EPIC mull Follow him @davermontmull 3
Where are you most excited to travel and explore/skate in the future? DM: I share the dream with a Mountain Roadshow advocate, Nate Benner, of building a network of cabins in the woods that are connected by skateable bridges and music playing through speakers hanging from trees. Wait for it. I noticed you have a lot of deep ecology books scattered about. What are some books that you’ve read recently and do you think they’ve affected your approach to skating or life in general? DM: I just read “God’s Dog,” a book about coyotes by Hope Ryden. Coyotes thrive in the wild as well as in and on the borders of cities, and are some of the most playful, loving and spontaneous predators; sometimes I imagine I’m a coyote, haha. The Worble incorporates some imagery of Henry David Thoreau, an unlikely candidate for skateboarding. Can you tell me about that?
You’re rocking Window Grip with cool artwork on all your decks. Tell me about Window Grip and how you choose the artwork for your deck.
DM: Thoreau, like the wolf and the skateboarder, had wanderlust.
DM: Unless it be a means of thanking people who have supported me, I like Window Grip to draw attention to wild animals and themes. It has been a good part of my late interest in ornithology (check #worblebirdingwindow and #windowgrip on Instagram).
What is the connection between skateboarding and nature? DM: Most skateboards are made from maple trees. How neat is that? As an upside downer (a derogatory term for New Hampshirites by Vermonters) I dig the “Rewild or Die” thing. Tell me about Rewild or Die. DM: Damn, I think everything in the United States, maybe the world, needs to be told to “rewild or die.” Basically, if you’re not embracing your wildness and physical and spiritual connection to the world, what do you live for? That phrase “Rewild or Die” is The Worble’s way of communicating to the world, mostly through skateboarding, how important it is for a human to be spontaneous and ever-changing, like the world we are forcing so brutally to change.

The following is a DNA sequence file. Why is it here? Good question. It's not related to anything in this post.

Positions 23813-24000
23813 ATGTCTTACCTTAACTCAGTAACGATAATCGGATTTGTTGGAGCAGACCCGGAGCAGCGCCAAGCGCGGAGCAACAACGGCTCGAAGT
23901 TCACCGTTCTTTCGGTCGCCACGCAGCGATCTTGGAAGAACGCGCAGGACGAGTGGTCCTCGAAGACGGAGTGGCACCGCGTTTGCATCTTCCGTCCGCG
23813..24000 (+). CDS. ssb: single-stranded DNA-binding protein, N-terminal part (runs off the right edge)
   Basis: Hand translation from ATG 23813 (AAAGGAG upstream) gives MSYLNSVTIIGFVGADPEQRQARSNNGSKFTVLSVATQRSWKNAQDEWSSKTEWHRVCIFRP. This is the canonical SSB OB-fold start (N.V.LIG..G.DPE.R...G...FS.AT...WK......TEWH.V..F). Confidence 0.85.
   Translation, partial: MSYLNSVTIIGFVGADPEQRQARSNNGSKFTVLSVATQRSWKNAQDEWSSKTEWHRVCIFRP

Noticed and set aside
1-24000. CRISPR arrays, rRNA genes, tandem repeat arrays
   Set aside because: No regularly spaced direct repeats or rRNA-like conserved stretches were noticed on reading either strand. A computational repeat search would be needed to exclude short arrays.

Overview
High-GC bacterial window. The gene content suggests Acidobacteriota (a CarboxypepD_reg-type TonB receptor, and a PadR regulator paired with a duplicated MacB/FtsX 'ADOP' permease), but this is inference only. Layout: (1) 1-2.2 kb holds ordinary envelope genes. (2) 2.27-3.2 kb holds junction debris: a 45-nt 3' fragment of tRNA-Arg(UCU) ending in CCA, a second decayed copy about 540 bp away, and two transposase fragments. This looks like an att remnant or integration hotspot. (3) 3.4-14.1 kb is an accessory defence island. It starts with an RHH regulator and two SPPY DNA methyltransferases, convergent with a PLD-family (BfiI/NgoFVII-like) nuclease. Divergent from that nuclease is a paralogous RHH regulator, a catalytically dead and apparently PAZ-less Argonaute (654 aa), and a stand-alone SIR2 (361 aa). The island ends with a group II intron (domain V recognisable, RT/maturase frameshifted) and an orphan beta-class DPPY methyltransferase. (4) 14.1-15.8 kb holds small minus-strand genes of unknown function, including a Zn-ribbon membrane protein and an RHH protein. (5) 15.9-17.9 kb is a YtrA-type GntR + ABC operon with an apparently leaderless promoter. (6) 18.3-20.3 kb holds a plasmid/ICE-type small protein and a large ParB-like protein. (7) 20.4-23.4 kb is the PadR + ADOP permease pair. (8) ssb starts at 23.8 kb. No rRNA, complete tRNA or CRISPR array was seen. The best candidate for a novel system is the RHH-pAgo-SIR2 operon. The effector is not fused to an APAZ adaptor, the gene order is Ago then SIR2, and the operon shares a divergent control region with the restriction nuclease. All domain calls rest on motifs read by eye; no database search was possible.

That sequence you got in Thrasher was some insane big boy shit! Tell me about that day and getting that trick. DM: My brother Steve and I were wondering how either of us would approach the spot, and we began evaluating it in ways we would have when we were kids. Once you involve plywood in a skate spot you can get really creative, for better or worse. I noticed that you could take the starting point of the spot to a new height (literally) by dropping from a gate onto the plywood, which would give you twice the speed, in effect adding to the intensity of the trick… then, opening my eyes a bit more to further possibility, I saw that very gate was a way to skate the entire fifty-foot-long or so ledge. Eureka!